Kyle Edmund recorded the biggest victory of his promising career to date as he defeated the world number 18 Gilles Simon at the Aegon Championships.
Edmund’s career has shown an upwards trajectory in 2016, with the 21-year-old from Beverly breaking into the top 100 for the first time and winning his first Masters 1000 match in Miami back in April.
The British number three can now add his first victory over a top 20 player to his list of landmarks, after a 6-4 3-6 6-1 victory over the eighth seed and he will now face either fellow Brit Dan Evans or Paul Henri Mathieu in the second round.
After losing to John Isner in the second round of the French Open three weeks ago, one may have thought that Edmund would have been allowed more time to make the tricky transition from clay to grass.
Even so this was Simon’s second tournament verdant surface following his run to the quarter-finals of the Mercedes Cup in Stuttgart last week - where he lost to Juan Martin Del Potro.
Aggressive start from Edmund
Yet it was Edmund who made the brighter start, as he forced the Frenchman to save a break point with a flat serve down the tee in the opening game.
It was a sign of things to come as Edmund when on the attack to win the next three games; the Brit’s potent forehand is often regarded as his best weapon, however his backhand down the line was also causing plenty of damage on the speedy surface.
Simon, who is ranked 18 in the world for a reason, has built his game around impeccable fitness and his ability to make opponents work for every point.
The Frenchman’s consistency over the past 10 years speaks for itself and he has been ranked inside the world’s top 30 five years in a row. Even so he was caught making some uncharacteristic errors in the early stages here and Edmund took full advantage.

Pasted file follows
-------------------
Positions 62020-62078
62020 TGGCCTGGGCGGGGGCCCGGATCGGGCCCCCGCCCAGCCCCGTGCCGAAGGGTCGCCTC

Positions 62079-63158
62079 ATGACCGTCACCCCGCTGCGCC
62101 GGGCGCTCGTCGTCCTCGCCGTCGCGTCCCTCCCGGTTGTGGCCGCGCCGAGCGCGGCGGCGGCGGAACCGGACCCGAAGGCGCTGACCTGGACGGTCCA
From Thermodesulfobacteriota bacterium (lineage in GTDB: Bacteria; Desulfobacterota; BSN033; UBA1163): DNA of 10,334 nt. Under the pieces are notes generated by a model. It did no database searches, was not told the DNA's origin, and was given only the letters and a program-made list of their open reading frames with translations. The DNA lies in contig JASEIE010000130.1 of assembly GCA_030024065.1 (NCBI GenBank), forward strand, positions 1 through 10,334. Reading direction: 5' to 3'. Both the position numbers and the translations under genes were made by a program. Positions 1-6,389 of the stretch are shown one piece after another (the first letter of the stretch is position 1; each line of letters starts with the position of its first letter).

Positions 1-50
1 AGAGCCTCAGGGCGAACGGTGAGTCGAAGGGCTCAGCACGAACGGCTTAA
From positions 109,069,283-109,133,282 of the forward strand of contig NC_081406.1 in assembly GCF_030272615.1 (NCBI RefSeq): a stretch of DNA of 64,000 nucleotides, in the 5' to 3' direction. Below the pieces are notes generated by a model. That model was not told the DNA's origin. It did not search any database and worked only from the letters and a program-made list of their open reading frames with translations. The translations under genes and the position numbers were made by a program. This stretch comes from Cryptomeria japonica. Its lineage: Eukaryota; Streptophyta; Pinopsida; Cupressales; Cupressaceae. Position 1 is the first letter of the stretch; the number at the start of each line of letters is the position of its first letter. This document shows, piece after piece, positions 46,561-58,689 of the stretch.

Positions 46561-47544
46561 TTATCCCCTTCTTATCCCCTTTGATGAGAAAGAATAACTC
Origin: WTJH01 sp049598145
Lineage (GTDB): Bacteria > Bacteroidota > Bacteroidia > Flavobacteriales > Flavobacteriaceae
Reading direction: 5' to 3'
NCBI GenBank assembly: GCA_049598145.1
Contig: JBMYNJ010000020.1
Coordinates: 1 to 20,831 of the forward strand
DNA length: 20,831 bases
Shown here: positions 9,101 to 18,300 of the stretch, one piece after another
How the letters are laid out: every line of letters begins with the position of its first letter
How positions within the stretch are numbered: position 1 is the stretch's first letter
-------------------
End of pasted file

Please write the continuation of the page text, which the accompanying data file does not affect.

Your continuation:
The British number three had served well until his first serve went astray in the seventh game, allowing Simon to level at 4-4.
However with the momentum in his corner the 8th seed played was unable to capitalise, and went on to play a surprisingly slack game allowing Edmund to break before serving for the set.
Simon's experience helps level the match
Edmund continued to play offensive tennis and threatened to run away with it when he won the opening game of the second on Simon’s serve.
But the Frenchman wasn’t going to lie down easily, and pegged Edmund back immediately before he was the one who took a commanding lead.
As he often does Simon battened down the hatches, while on the other side of the net Edmund’s game showed signs of imploding - causing him to slip 2-5 behind.
With the tide seemingly turning Edmund stopped the rot before missing a break point opportunity at 3-5.
Edmund dominates after rain delay
After conceding the second set the Brit then brilliantly repelled a 0-40 situation with a combination of big serves and powerful forehands to move 2-1 ahead in third.
A brief rain shower then caused play to be suspended for about 20 minutes and on the resumption Simon served two double faults in one game to concede his serve.
The Frenchman’s challenge then evaporated quickly, as Edmund charged for the finish line to record an impressive victory and his first win at the Queens Club.